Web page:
The product liability lawyers at Shoop | A Professional Law Corporation advise the public of a recent, voluntary product recall initiated on or about March 27, 2014, involving Lenovo battery packs. The product recall number for this event is 14-142. The recall of these various, ThinkPad notebook computer battery packs was instituted in conjunction and cooperation with the United States Consumer Product Safety Commission ("CPSC").
These Lenovo battery packs currently number approximately 34,500 in current distribution within the United States. There are an additional 3,000 such units in distribution within Canada. The product defect associated with these various units involves the battery packs' tendencies to overheat while in use, thereby resulting in localized melting. This condition poses an obvious fire and burn injury hazard.
For product identification purposes, the following Lenovo battery packs sold with the below, indicated series, are involved in this product recall:
Edge 11, 13 and 14 series;
T410, T420, T510 and W510 series; and
X100e, X120e, X200, X201 and X201s series.
It is important to note that the individual battery packs were sold separately, as well. The colors additionally vary, with the black-colored battery packs measuring approximately eight to eleven inches in length, and additionally one to three inches in width. They are approximately one inch in height.
With regard to the individual battery packs themselves, we list below the associated part numbers - these can be found starting with the 4th digit in a series of letters and numbers found on white stickers under the bar codes, themselves:
Lenovo is already in receipt of multiple reports from the field of these battery packs overheating and resulting in property damage. These recalled products were sold at retail at various electronics and computer stores, as well as online at www.lenovo.com and other such dealers and distributor websites. They were sold nationally from the periods October 2010 up to April of 2011. They retailed at ranges between $350 and $3,000 (when sold in conjunction withThinkPad notebook computers). Also, as previously mentioned, these were sold separately. When these various, recalled battery packs were sold separately, they retailed between $80 and $150. These recalled products were imported by Lenovo Inc., of Morrisville, North Carolina, and manufactured in China.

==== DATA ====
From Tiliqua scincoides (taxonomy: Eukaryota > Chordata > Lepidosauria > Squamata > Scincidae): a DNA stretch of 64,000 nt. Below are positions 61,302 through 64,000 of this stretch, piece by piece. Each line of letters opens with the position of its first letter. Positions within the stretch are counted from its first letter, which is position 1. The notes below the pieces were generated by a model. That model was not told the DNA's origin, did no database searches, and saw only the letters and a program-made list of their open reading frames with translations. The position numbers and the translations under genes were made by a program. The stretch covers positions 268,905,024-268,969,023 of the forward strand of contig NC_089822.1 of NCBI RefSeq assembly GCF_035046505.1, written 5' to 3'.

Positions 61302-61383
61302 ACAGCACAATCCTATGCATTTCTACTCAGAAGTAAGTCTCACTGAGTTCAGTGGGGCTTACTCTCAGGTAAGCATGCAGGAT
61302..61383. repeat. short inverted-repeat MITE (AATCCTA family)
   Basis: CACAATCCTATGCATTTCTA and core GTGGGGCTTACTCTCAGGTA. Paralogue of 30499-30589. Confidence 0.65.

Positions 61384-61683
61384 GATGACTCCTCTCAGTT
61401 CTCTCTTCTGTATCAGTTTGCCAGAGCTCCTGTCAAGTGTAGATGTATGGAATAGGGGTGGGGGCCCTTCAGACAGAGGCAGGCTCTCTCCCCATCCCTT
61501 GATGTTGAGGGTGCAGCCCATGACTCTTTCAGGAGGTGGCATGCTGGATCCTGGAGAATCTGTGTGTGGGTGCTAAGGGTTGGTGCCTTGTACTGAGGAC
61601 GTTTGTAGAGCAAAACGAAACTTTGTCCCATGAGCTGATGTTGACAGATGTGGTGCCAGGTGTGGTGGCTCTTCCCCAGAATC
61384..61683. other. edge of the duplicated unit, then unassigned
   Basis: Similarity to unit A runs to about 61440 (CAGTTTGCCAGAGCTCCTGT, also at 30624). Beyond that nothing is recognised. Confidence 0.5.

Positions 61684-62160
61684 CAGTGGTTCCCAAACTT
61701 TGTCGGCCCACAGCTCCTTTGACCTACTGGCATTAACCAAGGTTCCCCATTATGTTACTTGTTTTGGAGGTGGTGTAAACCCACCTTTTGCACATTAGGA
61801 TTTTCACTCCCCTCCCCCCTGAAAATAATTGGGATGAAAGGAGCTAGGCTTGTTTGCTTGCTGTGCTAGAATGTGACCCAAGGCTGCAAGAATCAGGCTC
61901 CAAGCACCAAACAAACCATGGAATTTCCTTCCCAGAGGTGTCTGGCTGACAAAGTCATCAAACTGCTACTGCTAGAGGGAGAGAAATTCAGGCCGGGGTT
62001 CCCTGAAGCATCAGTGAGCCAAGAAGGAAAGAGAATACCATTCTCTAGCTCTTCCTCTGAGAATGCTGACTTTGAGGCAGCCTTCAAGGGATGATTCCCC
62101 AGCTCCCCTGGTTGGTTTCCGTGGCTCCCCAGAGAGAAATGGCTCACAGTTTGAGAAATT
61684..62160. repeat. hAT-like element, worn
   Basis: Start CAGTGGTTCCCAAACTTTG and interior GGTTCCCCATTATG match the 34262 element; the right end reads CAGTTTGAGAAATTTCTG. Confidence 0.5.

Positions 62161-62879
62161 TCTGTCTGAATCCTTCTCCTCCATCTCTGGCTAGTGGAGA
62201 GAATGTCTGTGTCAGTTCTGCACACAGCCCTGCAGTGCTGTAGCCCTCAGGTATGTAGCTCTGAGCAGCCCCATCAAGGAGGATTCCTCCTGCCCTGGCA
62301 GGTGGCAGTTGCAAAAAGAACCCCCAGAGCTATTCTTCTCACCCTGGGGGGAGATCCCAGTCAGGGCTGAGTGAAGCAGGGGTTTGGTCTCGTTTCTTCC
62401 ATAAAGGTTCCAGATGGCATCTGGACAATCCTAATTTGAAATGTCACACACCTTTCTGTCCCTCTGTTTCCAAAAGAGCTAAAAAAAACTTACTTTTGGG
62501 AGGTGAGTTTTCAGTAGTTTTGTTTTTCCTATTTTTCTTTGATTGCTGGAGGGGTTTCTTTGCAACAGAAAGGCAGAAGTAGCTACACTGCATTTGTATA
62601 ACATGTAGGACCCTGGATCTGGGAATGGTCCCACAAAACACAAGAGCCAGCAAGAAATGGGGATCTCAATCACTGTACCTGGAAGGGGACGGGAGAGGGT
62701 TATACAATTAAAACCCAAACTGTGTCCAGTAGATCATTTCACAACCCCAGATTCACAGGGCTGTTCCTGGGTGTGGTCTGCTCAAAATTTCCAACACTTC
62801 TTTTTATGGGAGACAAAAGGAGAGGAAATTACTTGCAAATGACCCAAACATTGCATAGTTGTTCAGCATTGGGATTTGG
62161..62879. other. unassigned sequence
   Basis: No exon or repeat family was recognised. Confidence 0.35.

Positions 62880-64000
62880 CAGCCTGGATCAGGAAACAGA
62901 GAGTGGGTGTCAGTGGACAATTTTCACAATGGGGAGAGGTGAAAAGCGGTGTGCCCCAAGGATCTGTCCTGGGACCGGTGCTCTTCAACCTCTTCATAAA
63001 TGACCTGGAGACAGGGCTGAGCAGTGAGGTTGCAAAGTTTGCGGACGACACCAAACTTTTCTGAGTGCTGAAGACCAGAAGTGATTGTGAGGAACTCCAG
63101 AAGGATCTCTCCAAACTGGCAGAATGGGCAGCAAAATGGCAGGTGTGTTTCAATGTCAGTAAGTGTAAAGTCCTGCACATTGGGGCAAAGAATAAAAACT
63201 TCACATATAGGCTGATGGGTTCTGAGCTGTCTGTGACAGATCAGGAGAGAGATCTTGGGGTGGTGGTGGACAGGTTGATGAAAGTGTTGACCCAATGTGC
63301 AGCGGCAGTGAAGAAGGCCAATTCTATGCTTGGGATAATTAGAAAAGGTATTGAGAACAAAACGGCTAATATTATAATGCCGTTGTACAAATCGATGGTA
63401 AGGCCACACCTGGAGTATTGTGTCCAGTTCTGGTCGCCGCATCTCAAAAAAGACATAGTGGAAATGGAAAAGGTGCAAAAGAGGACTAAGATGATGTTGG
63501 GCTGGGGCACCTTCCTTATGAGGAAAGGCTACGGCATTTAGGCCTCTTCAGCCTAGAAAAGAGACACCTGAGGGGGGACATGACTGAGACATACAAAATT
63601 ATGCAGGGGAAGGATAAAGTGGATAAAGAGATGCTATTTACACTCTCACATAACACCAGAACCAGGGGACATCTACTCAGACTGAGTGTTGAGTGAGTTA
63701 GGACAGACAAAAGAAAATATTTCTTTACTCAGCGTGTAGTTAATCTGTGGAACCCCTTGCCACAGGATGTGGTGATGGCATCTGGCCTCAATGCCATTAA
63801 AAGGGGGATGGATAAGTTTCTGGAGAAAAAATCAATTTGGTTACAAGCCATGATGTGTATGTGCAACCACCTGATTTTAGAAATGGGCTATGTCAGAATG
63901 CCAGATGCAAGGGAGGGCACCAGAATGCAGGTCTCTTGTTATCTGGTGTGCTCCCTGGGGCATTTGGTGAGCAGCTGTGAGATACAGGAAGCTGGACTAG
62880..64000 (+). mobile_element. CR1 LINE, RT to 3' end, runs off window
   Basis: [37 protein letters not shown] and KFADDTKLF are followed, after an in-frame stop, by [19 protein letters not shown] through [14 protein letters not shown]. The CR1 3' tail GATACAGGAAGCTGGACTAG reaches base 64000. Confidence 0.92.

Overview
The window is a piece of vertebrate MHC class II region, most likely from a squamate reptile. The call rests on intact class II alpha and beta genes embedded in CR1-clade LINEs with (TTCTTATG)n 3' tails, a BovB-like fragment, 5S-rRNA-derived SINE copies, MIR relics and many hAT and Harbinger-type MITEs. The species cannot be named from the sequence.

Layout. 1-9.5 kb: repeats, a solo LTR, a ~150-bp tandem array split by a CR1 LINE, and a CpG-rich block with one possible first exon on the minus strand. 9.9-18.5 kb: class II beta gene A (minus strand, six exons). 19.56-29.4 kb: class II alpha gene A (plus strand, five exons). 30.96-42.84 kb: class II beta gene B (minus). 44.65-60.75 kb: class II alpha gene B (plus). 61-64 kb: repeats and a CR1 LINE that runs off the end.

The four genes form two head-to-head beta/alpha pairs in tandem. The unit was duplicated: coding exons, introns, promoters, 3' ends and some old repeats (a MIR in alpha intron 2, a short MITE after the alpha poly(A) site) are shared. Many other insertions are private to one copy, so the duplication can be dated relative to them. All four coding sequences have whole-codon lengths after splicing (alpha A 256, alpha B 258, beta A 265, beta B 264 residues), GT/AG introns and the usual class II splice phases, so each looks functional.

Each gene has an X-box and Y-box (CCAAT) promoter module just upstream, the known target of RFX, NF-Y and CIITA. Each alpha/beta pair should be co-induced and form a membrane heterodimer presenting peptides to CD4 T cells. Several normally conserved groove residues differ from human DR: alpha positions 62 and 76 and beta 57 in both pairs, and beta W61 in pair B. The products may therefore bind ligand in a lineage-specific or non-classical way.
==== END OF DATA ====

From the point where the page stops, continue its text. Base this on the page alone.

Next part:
The product defect attorneys at Shoop | A Professional Law Corporation have extensive experience with and are experts at fire litigation and related, fire cause and origin and forensic investigations. Attorney David Shoop has been investigating fire scenes and litigating fires and casualty cases for over a decade in California and throughout the nation.
David Shoop has investigated scores of fire scenes and has recovered millions of dollars for burn injury victims. He is a member of the National Fire Protection Association ("NFPA") Research Committee and has prepared numerous lectures on NFPA 921 standards application and evidentiary-related issues.
For catastrophic injury and burn cases, care should be taken to retain a law firm that has significant experience and has a track record of proven success. If you or a family member has been catastrophically injured by a defective product, contact the experience team at Shoop | A Professional Law Corporation today for a free consultation to discuss your legal rights.
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